You are not an ally if your argument consists of “All Lives Matter.” That is a blind statement to marginalization and disenfranchisement of an entire group of people and it’s not acceptable.
How to be an ally
- Keep asking yourself more of these questions. Keep listening to the marginalized people in your life who are fighting for the greater good and not for profit.
- Hold others accountable for their inaction, their microaggressions and their racism.
- Hold the president accountable for his inaction, perpetuating minority and black injustices, and for sitting on his ass doing nothing to support the citizens of the United States.
- Not holding others accountable is as deplorable as not supporting the issues at hand regarding inequalities over race and sexual orientation in this country.
- Support black-owned, -operated, -supporting organizations and funds such as Black Lives Matter; George Floyd Memorial Fund; Breonna Taylor Justice Fund; I Run With Maud: Ahmaud Arbery fund; Justice for David McAtee; My Block, My Hood, My City; NAACP; Reclaim the Block; Human Rights Campaign and Color of Change.
- Realize and support the notion that black bodies are worth more than the items and property that the looters are capitalizing on amid this push for equality and demand for justice.
- Realize that protests are meant to be uncomfortable, incite dialogue and forcibly show the injustices in the world on a grand scale.
- Stand by and with black people, both on and off the front-lines and be a voice for people who need it the most. There is no in-between. You are either with us or against us.
Black people deserve more. Black people deserve equality. And whether or not you want it, we are here, some of us are queer, we are loud, and we are never going to stop until justice has been served and America is the country that it is said to be, the land of the free.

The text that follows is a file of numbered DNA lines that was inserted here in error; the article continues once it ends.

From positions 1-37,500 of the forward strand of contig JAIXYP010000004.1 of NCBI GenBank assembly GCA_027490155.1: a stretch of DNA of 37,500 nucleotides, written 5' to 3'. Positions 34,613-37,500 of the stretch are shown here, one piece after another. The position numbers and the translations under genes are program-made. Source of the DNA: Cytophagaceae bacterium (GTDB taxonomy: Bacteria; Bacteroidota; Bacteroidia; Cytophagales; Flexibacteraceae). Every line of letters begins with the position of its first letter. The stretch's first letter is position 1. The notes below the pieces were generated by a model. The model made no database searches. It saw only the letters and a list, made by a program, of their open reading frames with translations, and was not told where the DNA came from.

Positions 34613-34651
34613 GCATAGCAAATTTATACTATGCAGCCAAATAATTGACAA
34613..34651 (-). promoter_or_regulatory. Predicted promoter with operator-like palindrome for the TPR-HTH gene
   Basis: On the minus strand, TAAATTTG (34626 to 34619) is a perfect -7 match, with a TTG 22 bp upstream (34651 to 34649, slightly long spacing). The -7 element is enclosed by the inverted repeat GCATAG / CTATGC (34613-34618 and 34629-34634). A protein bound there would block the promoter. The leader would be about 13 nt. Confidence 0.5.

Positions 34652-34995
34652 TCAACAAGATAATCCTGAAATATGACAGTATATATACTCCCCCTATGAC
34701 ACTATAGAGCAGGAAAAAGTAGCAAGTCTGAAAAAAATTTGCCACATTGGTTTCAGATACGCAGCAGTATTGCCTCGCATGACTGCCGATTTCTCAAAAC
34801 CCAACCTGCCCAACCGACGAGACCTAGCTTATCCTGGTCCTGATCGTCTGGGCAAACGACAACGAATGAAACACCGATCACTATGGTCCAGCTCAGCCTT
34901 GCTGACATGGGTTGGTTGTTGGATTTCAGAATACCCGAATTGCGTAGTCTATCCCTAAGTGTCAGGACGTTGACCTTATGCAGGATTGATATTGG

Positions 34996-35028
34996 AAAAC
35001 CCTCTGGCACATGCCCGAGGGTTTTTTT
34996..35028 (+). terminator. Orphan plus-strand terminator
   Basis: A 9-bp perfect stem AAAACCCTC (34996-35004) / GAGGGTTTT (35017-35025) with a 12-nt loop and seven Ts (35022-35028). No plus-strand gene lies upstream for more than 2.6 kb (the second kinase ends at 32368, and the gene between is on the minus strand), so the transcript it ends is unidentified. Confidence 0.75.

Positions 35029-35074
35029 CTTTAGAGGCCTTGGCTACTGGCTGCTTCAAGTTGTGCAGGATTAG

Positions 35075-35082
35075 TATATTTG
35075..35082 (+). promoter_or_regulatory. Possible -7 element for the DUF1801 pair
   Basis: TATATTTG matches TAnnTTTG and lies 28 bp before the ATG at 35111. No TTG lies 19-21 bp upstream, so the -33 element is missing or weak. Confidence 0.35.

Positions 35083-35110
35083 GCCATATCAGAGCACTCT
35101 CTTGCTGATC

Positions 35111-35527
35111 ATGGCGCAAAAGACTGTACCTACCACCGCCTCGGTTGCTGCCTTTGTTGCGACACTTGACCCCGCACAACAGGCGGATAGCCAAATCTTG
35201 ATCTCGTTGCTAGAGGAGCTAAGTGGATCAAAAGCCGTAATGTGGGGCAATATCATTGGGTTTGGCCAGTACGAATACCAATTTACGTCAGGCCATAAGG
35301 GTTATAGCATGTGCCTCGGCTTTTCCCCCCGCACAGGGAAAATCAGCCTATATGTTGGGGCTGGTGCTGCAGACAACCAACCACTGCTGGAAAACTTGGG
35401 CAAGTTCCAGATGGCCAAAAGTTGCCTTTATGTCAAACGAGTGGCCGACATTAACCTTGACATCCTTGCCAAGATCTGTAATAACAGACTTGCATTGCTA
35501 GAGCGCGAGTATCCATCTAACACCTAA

Justice for George Floyd. Justice for every black person who has fallen victim to police brutality. Justice for the black citizens of American who deserve better. #blacklivesmatter
Jeremy Sonkin, 33, is a tennis professional and coach from Wheaton, Illinois. As a junior tennis player, he was a national title holder, had been ranked in the top 5 in the country, and was a top college recruit in his class. He graduated from the University of Wisconsin, Madison with a bachelors degree focusing in Theater Performance. As a theater professional, he traveled North America with the Broadway National Tour of “Jesus Chris Superstar,” as well as appearing on big Chicago stages such as Steppenwolf Theatre and Lookingglass Theatre. In 2018, Jeremy competed on the ATP Tour, finish the year with a career high ranking of 818. He is currently a high performance coach, working with national, international, collegiate and professional players. He can be reached via e-mail (email@example.com) on Instagram (@jeremyrosssonkin) and on Facebook (Jeremy Ross Sonkin).
Story editor: Jim Buzinski